The “Rule of Law” As It Pertains the Enforcement of Immigration Laws
by Nelson Spear on June 27, 2012 at 1:10 PM
The “Rule of Law” has been the rallying cry of those who are most critical of the Immigration policy as reflected in the 2012 Platform of the Republican Party of Texas. One critic stated, “Our immigration laws must be respected and enforced.”
I agree with that statement. However, as an attorney with over twenty-two years of experience (with nine years as a state prosecutor and over two years as a federal immigration and drug prosecutor), I believe that the federal government has lost the ability and its credibility to effectively deal with the immigration issues. As one of the co-authors and proponents of the Texas Solution, I believe it is incumbent upon me to respond to those who may not understand what they are asking for when they demand for the “Rule of Law.”
Current Status of Immigration Enforcement:
Noteworthy is the fact that not all immigrants who are present within the United States without permission are committing a “crime.” Those immigrants who have lawfully applied for and have obtained visas and thereafter stay beyond the time permitted have committed a civil violation of the immigration laws. It is estimated that up to 40% of the so-called “illegals” fall under this category. The remaining persons who entered the United States without application are guilty (at the minimum) of Entry Without Inspection. This is a Class B Misdemeanor whose maximum penalty is 6 months in jail, a $500 fine and $10 penalty assessment. In reality, most that are charged and convicted of this crime are sentenced to time served. If the person who is found to be present illegally within the United States has been previously deported, then the crime is a felony. It should be noted that all illegal entry crimes are continuing crimes. What this means is that the crimes of illegal entry are not over once they illegally enter the United States. The crime continues no matter where they live within the United States. The person could have illegally entered five minutes ago or five years ago; their on-going presence is just as illegal.
Current laws and regulations regarding deportation are more complicated. All persons who have remained in the United States beyond their departure time on their visa or who are found to have entered the United States without permission are subject to deportation. If the government wants to deport a person, the government has to institute a formal hearing unless the person being deported waives the right to a formal hearing. Whether or not the person waives the hearing, while the deportation hearing is pending, the person that is being deported is held at taxpayer expense until the conclusion of the hearing. Currently, this could take anywhere from a few days to a few weeks to accomplish. The vast majority of deportation hearings result in a deportation order being issued. Once deported, if that person reenters the United States, they will have committed a felony.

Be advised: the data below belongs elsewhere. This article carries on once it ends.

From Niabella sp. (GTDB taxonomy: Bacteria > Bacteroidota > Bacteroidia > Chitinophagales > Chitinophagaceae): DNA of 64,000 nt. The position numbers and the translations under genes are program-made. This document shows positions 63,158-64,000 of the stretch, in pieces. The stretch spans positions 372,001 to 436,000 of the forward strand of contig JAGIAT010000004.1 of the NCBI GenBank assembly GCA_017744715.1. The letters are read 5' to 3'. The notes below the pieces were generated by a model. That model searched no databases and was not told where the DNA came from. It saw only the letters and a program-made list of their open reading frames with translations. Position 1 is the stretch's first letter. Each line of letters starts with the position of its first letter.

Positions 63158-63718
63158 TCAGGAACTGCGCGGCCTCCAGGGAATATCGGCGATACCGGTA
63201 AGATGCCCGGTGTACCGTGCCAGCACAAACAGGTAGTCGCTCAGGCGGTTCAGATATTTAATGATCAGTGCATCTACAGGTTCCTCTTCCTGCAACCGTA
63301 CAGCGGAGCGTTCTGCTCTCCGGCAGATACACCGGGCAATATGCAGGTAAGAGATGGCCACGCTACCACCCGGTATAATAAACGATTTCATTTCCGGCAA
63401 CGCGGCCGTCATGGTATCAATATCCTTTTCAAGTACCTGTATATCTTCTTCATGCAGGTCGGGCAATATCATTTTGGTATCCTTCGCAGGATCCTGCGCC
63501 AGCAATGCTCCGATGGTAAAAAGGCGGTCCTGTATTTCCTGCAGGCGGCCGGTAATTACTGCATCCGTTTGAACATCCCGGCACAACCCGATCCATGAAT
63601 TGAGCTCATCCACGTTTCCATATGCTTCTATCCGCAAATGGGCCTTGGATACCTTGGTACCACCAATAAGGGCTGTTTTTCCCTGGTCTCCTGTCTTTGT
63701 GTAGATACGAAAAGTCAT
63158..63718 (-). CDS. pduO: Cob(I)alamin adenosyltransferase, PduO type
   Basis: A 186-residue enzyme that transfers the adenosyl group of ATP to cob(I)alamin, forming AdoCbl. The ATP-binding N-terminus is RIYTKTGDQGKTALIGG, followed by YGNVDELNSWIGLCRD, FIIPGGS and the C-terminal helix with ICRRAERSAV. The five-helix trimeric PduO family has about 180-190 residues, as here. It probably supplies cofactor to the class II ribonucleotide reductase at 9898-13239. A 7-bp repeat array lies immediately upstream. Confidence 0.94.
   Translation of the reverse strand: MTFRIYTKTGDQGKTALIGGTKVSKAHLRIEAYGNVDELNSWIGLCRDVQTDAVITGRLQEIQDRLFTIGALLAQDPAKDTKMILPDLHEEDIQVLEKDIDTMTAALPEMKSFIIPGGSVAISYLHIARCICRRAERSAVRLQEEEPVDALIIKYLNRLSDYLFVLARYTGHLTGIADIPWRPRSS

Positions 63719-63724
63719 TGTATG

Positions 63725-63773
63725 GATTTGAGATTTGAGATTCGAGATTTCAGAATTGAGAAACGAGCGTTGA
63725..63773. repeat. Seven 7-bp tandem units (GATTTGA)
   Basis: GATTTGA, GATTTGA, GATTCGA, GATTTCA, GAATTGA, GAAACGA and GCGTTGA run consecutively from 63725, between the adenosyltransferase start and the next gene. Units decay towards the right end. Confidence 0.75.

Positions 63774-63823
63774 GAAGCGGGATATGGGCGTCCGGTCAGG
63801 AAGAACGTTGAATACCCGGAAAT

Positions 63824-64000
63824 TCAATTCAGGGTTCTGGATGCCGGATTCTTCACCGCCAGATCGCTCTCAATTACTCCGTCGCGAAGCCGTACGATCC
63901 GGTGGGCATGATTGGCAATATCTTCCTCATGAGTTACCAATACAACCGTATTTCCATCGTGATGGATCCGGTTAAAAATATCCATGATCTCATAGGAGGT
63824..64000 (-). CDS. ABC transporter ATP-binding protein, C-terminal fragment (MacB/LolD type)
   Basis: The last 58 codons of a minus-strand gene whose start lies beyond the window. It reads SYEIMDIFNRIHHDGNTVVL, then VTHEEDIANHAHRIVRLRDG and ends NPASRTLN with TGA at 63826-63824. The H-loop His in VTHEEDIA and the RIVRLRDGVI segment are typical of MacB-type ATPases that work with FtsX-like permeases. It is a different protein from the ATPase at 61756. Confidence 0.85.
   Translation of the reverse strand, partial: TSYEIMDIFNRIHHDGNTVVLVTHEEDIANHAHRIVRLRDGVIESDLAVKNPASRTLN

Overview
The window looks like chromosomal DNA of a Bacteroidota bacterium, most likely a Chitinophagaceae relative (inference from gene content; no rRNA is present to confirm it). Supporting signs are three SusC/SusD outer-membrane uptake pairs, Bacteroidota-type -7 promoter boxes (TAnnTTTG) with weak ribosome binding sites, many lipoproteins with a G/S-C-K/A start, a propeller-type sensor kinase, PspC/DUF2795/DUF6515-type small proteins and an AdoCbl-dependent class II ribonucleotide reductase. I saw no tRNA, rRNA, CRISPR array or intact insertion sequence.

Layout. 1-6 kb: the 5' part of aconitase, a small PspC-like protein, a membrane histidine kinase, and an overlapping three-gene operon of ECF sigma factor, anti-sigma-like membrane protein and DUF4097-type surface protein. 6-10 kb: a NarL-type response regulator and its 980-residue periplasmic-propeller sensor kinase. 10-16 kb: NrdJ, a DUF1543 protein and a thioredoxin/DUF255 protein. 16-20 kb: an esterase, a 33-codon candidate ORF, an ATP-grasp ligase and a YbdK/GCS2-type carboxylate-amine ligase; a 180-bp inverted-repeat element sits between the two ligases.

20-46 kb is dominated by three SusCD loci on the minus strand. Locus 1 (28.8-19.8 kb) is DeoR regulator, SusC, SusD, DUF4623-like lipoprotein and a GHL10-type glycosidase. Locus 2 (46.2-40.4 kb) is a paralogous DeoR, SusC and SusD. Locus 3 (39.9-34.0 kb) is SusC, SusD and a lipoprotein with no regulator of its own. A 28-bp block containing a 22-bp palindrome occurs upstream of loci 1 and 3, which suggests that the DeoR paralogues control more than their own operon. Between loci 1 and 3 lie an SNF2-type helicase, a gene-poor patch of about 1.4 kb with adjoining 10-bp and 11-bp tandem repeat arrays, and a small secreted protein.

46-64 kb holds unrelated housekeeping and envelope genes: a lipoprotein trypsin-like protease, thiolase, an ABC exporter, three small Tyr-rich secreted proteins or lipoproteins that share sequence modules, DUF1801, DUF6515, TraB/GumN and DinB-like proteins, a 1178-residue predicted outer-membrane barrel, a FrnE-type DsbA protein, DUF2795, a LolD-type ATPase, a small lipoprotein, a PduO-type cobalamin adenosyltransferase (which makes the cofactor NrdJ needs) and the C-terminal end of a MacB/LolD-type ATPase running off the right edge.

History of the “Rule of Law:”
The “Rule of Law” concept cannot be expressed as one concept, but in at least three conceptual implementations. The first concept is a formalist implementation whereby the “law is the law and there is no analysis of the result of the law.” The attraction to a formalist implementation is that the law is stated and is well known, is equally enforced and is enforced with certainty. The second concept is a substantive implementation whereby the “law is the law, but the person accused of breaking the law has certain intrinsic rights that cannot be violated in the attempt to enforce that law.” Noteworthy is that under either formalist or substantive implementations, a wide subjective implementation of either can result in extreme results.i The third concept is a functional implementation whereby the implementation of the particular law by the government’s appointed officers is discretionary. The end result is that the more discretion the enforcing officer has, the less rule of law is present. Conversely, the less discretion the enforcing officer has, the more rule of law is present.